If you have doubts about your rig’s ability to navigate the tight roads (especially on the way to spots 46-59) and small spaces of Side Lake, check the website, which should answer your questions. Also, in recent years, there have been frequent problems with sink water contamination. There is always potable water available from spigots, but you might want to call ahead and check the condition of the sink water.
Beatrice Lake Campground has 30 rugged and primitive spots that can only be obtained on a first-come, first-served basis and do not usually fill up as fast as the Side Lake Campground. In this rustic campground, the spots are more spacious than the spaces at Side Lake, allowing for bigger rigs to settle in comfortably. Keep in mind that there are no hookups or modern bathroom facilities here; there are, however, vault toilets and potable water spigots available.
At each site, you will find a large picnic table under shady trees to keep you cool between swims. The park also provides each spot with a campfire ring and grill to sit around and tell campfire stories while you cook dinner. Sites 18 – 20 are walk-in sites on the peninsula, but the rest are all drive-ins with space for RVs up to 40 feet. You can bring your furbaby as long as you keep them restrained and supervise them while you are here.
Stony Brook Horse Campground is a primitive area with only the most basic facilities. You won’t find any showers or electricity here. What you will find is a gorgeous and secluded area to camp in peace with your horse in the middle of the forest. Each of the 17 campsites provides a picnic table, campfire ring with a grill for cooking, and a large cleared space for hanging out around the fire. A vault toilet, garbage dumpsters, and hand water spigots are available as well.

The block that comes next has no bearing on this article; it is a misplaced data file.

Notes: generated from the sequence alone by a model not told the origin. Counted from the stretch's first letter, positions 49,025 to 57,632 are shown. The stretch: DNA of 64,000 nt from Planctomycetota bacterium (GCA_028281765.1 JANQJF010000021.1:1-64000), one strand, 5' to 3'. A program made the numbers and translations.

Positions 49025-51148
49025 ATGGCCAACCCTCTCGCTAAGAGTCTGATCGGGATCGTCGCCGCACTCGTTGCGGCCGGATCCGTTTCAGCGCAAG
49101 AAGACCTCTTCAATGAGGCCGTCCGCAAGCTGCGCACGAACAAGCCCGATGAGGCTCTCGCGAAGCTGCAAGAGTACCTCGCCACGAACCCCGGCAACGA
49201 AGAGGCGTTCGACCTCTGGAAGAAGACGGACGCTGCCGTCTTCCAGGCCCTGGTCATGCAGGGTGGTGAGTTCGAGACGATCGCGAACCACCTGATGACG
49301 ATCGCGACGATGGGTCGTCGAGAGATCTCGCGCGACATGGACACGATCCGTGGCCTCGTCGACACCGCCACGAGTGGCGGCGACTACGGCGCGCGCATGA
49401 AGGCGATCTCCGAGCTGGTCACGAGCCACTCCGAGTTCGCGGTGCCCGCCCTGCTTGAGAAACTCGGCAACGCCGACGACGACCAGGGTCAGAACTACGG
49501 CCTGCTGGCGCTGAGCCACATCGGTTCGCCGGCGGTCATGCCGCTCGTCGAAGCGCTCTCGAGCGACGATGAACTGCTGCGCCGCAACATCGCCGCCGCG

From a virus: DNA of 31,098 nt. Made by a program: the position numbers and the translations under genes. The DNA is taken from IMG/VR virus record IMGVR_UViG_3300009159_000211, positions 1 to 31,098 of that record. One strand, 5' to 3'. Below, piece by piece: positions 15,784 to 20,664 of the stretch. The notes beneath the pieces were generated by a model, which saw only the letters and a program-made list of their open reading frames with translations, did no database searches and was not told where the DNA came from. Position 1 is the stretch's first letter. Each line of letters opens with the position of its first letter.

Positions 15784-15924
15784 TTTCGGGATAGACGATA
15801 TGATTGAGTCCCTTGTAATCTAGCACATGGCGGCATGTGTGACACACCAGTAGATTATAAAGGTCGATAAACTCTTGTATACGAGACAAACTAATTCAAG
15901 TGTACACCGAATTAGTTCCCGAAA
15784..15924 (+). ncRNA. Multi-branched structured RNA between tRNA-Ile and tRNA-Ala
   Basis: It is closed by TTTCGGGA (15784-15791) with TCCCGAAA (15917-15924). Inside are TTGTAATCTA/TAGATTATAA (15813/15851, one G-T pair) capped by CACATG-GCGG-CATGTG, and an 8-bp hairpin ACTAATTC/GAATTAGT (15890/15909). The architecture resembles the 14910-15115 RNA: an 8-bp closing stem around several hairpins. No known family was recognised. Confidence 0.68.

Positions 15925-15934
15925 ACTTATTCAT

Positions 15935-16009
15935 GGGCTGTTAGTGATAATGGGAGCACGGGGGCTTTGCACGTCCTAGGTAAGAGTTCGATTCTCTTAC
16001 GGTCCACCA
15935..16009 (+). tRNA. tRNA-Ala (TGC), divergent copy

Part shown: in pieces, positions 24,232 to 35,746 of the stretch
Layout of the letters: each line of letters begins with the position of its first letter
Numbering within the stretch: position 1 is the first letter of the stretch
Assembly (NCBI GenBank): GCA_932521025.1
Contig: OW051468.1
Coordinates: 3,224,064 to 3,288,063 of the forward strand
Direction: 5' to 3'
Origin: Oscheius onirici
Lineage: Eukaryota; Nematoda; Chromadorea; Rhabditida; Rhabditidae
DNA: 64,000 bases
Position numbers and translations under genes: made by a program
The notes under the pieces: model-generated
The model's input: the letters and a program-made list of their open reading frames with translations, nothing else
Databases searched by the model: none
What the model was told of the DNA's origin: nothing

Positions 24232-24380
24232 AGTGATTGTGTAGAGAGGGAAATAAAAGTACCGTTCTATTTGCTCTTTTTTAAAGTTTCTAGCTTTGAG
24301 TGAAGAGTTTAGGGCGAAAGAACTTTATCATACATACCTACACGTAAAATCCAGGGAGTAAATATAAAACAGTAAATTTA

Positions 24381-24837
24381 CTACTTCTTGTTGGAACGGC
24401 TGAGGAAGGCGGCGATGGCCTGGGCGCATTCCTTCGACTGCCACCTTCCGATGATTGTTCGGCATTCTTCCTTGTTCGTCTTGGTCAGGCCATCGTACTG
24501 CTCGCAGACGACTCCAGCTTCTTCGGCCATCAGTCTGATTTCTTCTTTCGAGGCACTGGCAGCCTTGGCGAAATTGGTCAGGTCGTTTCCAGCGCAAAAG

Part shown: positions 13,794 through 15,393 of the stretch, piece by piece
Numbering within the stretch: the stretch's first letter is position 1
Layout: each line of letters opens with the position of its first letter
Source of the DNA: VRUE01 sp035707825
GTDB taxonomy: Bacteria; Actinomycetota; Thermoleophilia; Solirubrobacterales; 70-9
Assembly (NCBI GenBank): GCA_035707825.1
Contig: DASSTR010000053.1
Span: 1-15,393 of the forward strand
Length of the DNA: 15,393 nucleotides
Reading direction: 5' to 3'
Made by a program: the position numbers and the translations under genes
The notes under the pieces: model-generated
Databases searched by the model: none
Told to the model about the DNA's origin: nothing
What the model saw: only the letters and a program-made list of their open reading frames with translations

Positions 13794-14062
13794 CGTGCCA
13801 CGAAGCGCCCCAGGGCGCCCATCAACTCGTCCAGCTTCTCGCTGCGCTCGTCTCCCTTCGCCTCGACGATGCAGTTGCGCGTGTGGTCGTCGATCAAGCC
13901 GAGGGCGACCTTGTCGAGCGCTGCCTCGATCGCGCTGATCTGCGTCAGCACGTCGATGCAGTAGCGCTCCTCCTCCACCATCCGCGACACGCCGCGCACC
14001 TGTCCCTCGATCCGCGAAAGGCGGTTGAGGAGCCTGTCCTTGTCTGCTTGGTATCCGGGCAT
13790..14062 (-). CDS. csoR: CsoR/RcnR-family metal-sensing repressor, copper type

Some of these campsites are pull-throughs and can accommodate larger RVs while others are not as big. Manure bunkers, a loading ramp, and picket lines are available for your equestrian needs. You’ll also have plenty of space for portable corrals or an electric fence, which are welcome as long as you don’t encircle the trees. Well-behaved dogs are welcome, too. These sites are first-come, first-served, so arrive early if you want a spot.
Although it’s impossible to accurately predict sightings, early spring tends to be a favorable time for catching a glimpse of the natural phenomenon, the Northern Lights, or Aurora Borealis. One of the most important factors is lack of light pollution, and at remote McCarthy Beach State Park, that is one thing you can count on. Sightings can take place from late March through early August, but if you are only visiting for the beach, the ideal water temperature and Northern Lights probably do not line up.
Out of the many miles of trails in the park, 16 of these miles are dedicated to horseback riding and are shared with mountain bikers. You’ll likely see plenty of wild critters along the way, so make sure you bring your camera. If you want to combine a couple of days of tent camping along with your RV camping, McCarthy Beach State Park also manages the nearby Stony Brook Horse Camp, which has rustic spots and equestrian setups available. Explore the peaceful forest in the most iconic way—by horse.